At the start of a new year, I have high hopes about making regular visits to the gym, eating healthier, filing information as I receive it instead of letting it stack up on me. But one change I’m making is not one of hope, but rather resignation: I’m cancelling my subscription to The Washington Post.

As a journalist, I feel like a traitor. But I can no longer justify receiving a paper that I spend five minutes glancing through, that makes my fingers black with ink and that takes time and effort to stack up and put out into the recycle bin each week. In fact, if I did the math, I bet I’d find that I spend more time moving that paper around the house each week than reading it.

Increasingly, when I do read it, I’m disappointed. Some of the front-page news is already out of date. The copy editing is abysmal – I usually find several errors on the front page alone. A few months ago the Post moved what used to be a passable business section into the A section. After they did that I watched as the business coverage languished and practically disappeared. The only business coverage still worth reading is Steven Pearlstein’s excellent weekly column. There’s little reason to keep receiving even the Sunday edition. The Sunday book section is no more. Even the weekly TV guide is useless, now that we all have digital guides on our TVs.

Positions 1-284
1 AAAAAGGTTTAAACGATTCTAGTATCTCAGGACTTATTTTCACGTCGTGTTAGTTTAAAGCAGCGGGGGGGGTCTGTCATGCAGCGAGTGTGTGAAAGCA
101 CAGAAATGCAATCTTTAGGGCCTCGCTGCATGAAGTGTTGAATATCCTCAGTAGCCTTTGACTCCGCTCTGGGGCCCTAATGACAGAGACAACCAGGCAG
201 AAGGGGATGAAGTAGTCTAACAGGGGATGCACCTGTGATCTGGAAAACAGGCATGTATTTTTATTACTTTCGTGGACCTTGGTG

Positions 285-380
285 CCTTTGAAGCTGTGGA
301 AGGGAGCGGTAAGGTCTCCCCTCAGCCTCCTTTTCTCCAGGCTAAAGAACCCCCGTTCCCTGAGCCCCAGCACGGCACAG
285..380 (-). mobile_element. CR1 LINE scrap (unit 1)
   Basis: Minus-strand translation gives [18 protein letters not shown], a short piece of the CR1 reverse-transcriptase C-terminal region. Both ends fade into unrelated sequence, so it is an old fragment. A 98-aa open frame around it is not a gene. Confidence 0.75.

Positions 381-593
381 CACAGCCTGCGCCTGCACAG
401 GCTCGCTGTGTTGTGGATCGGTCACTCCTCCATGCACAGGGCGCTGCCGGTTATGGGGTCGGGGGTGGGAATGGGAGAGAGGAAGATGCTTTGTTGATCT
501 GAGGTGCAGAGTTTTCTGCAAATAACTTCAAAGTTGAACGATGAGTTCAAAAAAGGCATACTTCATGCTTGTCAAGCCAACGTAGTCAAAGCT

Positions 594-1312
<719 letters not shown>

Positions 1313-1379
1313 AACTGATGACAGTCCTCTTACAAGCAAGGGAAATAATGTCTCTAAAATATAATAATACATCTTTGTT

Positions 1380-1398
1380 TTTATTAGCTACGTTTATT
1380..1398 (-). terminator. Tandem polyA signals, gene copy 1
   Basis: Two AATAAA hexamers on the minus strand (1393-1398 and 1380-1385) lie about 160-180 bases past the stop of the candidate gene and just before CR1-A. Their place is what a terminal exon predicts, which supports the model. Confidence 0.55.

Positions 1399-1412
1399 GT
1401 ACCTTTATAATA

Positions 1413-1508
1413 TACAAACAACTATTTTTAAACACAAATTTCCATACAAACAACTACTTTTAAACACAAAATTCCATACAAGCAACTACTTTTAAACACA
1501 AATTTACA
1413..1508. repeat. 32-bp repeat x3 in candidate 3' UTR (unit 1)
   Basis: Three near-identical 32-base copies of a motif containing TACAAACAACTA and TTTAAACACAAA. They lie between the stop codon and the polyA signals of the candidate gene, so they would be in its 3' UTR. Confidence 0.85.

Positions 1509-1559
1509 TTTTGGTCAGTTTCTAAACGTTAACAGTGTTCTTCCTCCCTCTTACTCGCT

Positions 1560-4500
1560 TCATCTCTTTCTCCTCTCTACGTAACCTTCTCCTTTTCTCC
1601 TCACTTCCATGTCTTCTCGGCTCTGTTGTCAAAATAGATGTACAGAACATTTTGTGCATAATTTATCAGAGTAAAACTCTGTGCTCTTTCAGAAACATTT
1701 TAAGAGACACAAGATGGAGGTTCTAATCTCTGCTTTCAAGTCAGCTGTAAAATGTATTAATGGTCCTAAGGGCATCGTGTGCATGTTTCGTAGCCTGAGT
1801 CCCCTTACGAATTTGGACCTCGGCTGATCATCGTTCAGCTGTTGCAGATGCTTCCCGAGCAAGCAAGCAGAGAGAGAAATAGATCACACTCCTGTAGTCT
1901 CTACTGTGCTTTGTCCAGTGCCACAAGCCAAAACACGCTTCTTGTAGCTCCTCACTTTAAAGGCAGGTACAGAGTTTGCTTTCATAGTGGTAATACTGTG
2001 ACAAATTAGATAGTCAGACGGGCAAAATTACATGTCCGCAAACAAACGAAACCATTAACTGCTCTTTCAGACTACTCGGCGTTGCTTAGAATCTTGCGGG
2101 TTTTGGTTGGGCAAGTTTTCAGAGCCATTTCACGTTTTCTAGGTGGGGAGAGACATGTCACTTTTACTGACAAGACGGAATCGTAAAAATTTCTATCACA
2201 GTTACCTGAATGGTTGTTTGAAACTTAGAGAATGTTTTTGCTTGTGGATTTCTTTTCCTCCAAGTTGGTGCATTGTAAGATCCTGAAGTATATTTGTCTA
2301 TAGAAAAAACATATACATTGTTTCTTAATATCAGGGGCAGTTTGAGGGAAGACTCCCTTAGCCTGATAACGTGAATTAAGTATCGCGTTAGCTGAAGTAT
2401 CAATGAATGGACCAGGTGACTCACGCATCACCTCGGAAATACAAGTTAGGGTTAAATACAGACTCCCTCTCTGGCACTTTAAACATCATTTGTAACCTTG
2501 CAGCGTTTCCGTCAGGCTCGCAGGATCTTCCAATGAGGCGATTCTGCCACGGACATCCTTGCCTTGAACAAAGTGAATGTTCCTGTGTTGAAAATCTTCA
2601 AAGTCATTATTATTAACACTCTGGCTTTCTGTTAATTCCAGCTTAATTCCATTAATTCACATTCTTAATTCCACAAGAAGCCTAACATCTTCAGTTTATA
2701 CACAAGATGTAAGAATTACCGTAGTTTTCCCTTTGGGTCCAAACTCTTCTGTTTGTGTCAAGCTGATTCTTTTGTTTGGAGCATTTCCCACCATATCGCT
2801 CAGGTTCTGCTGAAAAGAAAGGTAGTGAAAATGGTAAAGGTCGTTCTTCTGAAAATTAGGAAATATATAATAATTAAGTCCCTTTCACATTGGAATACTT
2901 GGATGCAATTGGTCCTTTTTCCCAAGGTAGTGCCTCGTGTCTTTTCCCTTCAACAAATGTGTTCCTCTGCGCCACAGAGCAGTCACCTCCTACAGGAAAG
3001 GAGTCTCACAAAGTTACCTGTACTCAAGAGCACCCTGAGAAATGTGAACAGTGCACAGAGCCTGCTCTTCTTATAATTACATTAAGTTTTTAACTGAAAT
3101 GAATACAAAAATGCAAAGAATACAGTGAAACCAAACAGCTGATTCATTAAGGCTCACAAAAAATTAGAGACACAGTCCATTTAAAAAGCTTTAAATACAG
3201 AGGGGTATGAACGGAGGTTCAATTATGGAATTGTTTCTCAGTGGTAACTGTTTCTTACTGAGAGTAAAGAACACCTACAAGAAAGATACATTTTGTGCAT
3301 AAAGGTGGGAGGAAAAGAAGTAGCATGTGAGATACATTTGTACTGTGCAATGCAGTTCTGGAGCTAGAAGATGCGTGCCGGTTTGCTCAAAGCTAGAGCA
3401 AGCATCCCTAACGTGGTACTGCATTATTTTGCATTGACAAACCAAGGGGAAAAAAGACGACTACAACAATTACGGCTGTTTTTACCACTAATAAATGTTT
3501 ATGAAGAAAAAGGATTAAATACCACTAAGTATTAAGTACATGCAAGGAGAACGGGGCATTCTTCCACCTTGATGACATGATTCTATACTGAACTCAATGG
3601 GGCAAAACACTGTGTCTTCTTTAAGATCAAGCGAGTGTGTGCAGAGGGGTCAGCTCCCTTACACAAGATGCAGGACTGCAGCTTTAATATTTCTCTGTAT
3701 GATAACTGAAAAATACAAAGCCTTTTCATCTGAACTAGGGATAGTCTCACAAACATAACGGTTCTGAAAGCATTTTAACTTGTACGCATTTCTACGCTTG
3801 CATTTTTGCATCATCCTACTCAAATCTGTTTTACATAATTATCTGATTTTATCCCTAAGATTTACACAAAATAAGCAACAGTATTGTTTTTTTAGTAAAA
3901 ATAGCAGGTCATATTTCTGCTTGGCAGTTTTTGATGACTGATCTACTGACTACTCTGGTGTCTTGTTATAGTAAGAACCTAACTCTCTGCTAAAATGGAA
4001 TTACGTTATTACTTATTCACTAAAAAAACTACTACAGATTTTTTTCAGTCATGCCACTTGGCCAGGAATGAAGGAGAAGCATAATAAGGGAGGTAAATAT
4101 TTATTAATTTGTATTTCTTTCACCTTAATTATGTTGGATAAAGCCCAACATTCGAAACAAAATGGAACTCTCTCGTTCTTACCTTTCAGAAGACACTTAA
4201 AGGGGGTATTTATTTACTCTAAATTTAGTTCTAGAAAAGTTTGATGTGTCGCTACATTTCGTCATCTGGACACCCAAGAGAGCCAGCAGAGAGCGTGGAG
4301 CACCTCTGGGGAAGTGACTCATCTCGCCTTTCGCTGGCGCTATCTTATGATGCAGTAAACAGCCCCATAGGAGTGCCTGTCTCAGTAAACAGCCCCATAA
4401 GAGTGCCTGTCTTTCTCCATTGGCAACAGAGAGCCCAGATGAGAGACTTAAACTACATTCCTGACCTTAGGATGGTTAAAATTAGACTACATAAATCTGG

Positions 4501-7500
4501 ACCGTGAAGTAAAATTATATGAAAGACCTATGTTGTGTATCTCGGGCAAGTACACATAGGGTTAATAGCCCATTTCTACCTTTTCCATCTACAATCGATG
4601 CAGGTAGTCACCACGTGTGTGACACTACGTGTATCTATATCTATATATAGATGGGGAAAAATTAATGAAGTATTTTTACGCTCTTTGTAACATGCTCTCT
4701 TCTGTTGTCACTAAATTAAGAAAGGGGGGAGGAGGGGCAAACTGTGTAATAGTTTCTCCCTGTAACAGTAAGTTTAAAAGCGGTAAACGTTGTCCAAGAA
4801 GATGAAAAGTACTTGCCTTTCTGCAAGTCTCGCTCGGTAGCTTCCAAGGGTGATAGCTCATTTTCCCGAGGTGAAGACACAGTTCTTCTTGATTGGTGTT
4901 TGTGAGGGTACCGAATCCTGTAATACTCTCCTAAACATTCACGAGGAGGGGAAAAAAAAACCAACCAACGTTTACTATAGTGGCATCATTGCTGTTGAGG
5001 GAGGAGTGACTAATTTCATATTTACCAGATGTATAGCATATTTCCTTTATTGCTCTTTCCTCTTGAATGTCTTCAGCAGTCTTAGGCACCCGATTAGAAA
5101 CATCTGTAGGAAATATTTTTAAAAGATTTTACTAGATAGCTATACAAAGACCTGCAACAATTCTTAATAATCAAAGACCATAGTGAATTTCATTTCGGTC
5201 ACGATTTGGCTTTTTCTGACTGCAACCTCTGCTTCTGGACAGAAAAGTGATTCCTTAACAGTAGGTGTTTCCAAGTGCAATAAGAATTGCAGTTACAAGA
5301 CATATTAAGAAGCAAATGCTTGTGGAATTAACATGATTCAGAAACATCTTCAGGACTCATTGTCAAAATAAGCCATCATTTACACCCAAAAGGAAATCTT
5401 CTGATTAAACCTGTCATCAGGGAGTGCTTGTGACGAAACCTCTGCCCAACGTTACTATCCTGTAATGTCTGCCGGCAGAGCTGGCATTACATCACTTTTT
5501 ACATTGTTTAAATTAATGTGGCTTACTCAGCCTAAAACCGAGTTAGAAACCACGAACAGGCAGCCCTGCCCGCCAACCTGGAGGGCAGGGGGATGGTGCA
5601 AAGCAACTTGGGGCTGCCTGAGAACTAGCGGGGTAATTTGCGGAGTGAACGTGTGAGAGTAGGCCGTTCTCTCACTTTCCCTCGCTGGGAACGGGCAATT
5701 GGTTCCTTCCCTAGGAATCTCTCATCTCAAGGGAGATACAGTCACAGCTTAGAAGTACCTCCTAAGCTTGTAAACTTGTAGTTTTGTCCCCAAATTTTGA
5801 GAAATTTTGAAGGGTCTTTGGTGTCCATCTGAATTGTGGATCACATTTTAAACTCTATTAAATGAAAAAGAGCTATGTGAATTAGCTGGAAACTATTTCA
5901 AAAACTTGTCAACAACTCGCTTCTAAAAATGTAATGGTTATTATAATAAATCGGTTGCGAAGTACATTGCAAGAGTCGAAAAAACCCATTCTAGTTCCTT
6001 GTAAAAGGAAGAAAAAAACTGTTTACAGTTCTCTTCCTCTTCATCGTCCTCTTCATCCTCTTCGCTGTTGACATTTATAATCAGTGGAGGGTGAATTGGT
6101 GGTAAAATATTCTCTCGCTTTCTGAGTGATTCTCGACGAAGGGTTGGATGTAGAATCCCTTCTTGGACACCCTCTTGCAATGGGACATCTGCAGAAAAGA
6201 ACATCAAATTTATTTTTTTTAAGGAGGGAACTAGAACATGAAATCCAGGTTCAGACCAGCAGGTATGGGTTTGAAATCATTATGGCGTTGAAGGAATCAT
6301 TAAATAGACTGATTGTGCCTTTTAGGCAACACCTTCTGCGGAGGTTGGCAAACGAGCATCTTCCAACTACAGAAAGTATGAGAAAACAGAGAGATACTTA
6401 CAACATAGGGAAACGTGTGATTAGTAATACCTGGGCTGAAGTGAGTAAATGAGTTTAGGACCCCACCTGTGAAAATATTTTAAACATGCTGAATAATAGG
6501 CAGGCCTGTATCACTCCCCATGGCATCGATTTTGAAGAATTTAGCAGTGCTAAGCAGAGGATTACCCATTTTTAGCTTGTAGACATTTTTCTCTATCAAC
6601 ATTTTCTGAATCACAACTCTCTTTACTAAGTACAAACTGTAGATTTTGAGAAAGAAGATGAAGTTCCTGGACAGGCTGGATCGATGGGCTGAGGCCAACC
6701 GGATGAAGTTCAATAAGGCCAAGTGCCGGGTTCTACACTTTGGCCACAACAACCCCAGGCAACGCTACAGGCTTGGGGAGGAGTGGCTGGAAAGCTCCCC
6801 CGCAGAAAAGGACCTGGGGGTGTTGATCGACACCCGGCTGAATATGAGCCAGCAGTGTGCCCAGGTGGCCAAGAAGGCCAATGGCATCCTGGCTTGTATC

I compared the online edition – which is free – to today’s Post and found everything I get in the paper version and more (well, except for the coupons). Plus, I can do a search for topics without having to wade through pages of dirty newsprint. Try as I might, this journalist simply cannot find a good reason to keep my subscription for daily home delivery of a major national newspaper.

I will continue to be a faithful consumer of news, but not of paper.